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Why our prayers are left unanswered


[I Thess. 2:1-8; Luke 11:9-13] The Lord convinces us to pray with the promise of His hear­ ing, explaining this promise as the soft-heartedness of a natural father, favourably disposed to the petitions of his children. But here He hints at the reason why sometimes our prayers and petitions are not heard or are not fulfilled. A father will not give His children a stone instead of bread, or a serpent instead of a fish. If a natural father does not do this, how much more will the Heavenly Father not do it? And yet our peti­ tions not infrequently are similar to petitions for a serpent and a stone. It seems to us that we are asking for bread and fish; while the Heavenly Father sees that what is requested will be for us a serpent and a stone — and does not give us what we ask for. A father and mother pour out before God heartfelt prayers for their son, that He arrange for him what is best, but in addition they ex­ press what they consider to be bet­ ter for their son, that is, that he be alive, healthy and happy. The Lord hears their prayer and arranges for their son what is best, not according to the understanding of those ask­ ing, but as it is in reality for their son: He sends a disease from which their son dies. Those who think that everything ends with the present life will feel that the Lord has not heard them, but rather did the op­ posite of what they asked, or left the person about whom they pray to his own fate. But those who believe that the current life is only a prepara­ tion for the other life have no doubt that the son for whom they prayed fell sick and died precisely because their prayer was heard and because it was better for him to leave here than to remain here. You will say: then why pray? No, you must pray; but in prayers for specific things you must always keep in mind the condition: “if, O Lord, Thou Thyself deem this to be saving.” Saint Isaac the Syrian advises to shorten all prayer to this: “Thou knowest, O Lord, what is needful for me: do un­ to me according to Thy will.”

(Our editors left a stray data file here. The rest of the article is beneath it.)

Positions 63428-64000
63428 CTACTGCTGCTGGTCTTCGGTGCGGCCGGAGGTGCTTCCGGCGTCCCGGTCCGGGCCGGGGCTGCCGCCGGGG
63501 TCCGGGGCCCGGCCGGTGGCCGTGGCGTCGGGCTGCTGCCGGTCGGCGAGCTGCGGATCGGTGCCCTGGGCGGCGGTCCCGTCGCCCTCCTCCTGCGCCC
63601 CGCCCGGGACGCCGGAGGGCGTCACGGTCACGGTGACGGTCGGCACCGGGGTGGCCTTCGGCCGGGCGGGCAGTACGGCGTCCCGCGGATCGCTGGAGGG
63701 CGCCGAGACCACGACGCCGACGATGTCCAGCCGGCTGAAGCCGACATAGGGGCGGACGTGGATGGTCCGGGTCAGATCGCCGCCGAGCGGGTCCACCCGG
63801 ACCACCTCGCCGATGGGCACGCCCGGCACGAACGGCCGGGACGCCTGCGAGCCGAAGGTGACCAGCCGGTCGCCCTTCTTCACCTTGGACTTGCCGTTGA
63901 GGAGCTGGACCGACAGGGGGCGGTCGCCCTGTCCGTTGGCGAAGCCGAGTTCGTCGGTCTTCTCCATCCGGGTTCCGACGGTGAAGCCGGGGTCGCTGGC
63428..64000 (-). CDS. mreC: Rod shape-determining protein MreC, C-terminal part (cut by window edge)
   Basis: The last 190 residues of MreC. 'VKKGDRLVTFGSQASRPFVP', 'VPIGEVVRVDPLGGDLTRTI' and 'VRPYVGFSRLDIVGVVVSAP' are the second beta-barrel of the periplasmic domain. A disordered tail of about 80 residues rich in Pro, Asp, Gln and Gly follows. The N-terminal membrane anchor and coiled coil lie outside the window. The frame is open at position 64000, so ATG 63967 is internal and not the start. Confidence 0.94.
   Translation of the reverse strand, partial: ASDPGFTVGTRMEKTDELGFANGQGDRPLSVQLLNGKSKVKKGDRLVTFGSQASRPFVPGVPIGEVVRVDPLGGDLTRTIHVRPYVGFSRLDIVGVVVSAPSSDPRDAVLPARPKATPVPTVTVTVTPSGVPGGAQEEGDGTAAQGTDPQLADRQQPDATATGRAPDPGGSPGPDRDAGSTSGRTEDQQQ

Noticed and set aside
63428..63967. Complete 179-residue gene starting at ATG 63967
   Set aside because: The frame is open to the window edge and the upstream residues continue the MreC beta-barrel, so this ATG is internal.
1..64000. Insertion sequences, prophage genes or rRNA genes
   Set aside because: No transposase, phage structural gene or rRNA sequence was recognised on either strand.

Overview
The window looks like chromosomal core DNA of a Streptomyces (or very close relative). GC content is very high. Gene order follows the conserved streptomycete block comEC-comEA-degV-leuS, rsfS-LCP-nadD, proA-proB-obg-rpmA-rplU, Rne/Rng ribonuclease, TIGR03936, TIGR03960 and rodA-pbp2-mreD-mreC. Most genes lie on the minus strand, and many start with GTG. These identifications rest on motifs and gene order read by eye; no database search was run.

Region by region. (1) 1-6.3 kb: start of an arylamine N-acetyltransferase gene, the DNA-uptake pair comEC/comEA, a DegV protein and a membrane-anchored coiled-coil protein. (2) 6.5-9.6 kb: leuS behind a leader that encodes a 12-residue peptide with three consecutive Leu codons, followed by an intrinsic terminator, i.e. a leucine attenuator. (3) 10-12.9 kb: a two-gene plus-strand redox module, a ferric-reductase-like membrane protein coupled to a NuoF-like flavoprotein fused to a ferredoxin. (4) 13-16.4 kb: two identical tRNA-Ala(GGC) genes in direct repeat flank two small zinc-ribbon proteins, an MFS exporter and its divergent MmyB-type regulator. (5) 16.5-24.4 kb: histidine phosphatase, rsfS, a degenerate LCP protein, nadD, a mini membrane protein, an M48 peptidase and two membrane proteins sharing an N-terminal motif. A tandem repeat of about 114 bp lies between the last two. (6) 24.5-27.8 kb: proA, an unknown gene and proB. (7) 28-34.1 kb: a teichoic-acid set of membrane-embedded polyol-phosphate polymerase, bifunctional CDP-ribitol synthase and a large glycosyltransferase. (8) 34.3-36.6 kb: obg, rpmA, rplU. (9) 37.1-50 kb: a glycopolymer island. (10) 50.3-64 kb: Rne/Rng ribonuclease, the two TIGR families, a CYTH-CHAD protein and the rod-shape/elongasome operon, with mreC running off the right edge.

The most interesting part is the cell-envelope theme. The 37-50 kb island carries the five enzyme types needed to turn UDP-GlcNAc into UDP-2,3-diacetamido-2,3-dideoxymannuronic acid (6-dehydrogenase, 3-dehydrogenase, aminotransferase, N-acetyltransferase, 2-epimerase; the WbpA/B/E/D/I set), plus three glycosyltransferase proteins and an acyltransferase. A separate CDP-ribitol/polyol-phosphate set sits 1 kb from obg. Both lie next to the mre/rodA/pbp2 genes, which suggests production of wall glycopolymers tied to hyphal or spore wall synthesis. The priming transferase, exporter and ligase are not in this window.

Saint Theophan the Recluse